And what about my social markers during that process.
I used the women’s bathroom from the time my first excursion presenting as female. I remember it well. I was spending a whole weekend in Glasgow, with a good friend. We went shopping. We did lunches. We socialised in bars. We just did things any two girl friends might do on a weekend break. And I needed the loo. I couldn’t have used the Gents safely. I never even considered it. I went to the Ladies, did the necessary in a cubicle, glanced in the mirror and came out. Importantly, I broke no laws. If I’d used the Gents, I may very well have broken one. The ONLY laws applicable to bathroom use in the UK are public order laws. In the Gents, I may very well have caused a breach of the peace. So I had self declared my appropriate bathroom as the Ladies.
When I finally mustered the courage to come out at work, I needed some more markers to change. I needed a passport and driver’s license. The passport office needed an original of my name change document and a short letter from a doctor to confirm one simple fact. That, in the opinion of the doctor, my change was, “likely to be permanent.” Two days later, I had my new passport and a week later, my US Visa and driver’s license followed, all with an ‘F’ gender marker. At that point, ALL my normal forms of identification agreed with my own self identification.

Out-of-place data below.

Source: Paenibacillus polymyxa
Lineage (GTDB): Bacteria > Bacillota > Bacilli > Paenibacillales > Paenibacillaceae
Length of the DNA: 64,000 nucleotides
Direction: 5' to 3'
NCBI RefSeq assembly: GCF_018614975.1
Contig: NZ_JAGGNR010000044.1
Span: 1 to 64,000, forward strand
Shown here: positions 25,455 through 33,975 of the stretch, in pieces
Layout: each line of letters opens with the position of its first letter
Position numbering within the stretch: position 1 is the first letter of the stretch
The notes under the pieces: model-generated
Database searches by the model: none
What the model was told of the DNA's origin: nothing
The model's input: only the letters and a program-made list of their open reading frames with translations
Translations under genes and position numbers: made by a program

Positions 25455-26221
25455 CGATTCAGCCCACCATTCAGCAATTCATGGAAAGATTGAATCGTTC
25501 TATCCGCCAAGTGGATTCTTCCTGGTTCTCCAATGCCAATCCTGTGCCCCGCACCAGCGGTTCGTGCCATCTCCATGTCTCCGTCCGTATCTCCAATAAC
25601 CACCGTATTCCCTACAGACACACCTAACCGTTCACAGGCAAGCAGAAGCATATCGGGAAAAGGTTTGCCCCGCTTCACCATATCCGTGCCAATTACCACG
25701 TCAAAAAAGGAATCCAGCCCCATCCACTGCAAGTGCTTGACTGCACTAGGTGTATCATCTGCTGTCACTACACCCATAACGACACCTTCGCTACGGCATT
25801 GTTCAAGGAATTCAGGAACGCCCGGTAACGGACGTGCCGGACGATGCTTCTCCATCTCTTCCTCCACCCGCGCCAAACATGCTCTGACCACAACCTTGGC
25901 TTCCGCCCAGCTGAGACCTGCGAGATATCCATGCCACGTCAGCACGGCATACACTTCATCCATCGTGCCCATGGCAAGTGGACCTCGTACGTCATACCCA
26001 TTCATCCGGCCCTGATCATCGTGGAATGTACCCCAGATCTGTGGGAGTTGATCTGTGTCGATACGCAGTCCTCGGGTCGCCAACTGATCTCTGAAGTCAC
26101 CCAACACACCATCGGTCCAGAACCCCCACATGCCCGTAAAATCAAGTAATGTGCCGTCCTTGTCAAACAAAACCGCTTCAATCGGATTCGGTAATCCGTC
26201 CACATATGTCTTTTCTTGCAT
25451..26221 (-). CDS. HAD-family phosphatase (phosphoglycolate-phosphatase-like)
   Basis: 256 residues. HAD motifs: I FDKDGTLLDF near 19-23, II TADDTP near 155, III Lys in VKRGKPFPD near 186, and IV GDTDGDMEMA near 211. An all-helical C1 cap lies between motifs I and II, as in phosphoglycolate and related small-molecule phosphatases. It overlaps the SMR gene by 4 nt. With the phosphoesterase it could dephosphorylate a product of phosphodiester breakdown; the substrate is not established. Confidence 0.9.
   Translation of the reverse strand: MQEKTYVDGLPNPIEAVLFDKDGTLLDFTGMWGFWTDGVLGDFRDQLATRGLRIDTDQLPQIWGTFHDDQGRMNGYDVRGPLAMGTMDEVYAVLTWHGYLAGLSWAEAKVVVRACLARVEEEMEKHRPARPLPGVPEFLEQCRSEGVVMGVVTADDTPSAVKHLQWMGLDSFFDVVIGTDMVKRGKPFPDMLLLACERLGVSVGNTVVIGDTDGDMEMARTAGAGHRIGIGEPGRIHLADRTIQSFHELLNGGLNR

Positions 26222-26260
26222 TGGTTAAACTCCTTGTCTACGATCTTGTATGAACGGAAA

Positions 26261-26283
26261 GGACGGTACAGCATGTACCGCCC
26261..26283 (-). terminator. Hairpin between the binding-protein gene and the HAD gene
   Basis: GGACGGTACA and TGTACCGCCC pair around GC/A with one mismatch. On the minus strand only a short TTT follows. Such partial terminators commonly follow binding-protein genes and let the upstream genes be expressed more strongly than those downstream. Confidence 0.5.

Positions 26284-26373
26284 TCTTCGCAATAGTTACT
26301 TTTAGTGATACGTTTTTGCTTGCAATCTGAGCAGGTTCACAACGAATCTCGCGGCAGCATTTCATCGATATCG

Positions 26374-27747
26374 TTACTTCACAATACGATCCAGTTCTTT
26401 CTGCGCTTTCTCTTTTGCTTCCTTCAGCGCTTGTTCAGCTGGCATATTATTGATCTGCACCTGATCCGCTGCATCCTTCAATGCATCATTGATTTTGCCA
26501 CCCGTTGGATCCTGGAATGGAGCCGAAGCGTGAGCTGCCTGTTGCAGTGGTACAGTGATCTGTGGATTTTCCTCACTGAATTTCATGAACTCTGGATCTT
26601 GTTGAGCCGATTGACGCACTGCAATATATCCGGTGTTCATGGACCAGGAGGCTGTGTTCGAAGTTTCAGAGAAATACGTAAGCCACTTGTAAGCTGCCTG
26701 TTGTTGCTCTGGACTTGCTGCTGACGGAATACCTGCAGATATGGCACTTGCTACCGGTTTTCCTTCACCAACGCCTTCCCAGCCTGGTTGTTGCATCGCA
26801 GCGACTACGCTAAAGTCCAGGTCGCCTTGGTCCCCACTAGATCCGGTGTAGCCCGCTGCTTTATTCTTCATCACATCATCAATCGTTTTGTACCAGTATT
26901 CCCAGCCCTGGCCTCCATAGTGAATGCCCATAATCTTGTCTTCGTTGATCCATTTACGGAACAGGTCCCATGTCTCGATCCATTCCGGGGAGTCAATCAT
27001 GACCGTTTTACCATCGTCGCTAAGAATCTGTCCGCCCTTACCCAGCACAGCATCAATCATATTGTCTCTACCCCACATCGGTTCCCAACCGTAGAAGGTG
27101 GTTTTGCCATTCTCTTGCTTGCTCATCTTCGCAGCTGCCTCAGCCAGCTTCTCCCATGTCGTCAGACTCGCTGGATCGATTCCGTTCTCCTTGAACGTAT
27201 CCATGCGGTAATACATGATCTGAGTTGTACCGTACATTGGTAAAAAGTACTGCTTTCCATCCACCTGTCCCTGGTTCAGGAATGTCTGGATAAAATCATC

On a side note regarding gender markers on UK passports. There is a controversy over non-binary people asking for a non-gender-specific passport – an ‘X’ in the gender box. Well, for those of us old enough to remember the blue British Passport, that had NO gender marker whatsoever. Gender was indicated by the honorific hand written in front of your name in the upper paper space on the front cover. Mr Fred BLOGGS. Mrs Jemima PUDDLEDUCK. But what about Dr Lesley PHILLIPS? The default position for transgender people was to issue the passport with NO honorific. Indeed, if the applicant needed to travel to a country where that not so subtle code for transgender person could cause problems, they needed to apply, in person, with a letter from a sponsor, explaining the need for a new honorific, to the delightful Miss Kirk at the Petty France Passport Office. Miss Kirk would decide and issue the new passport on the spot.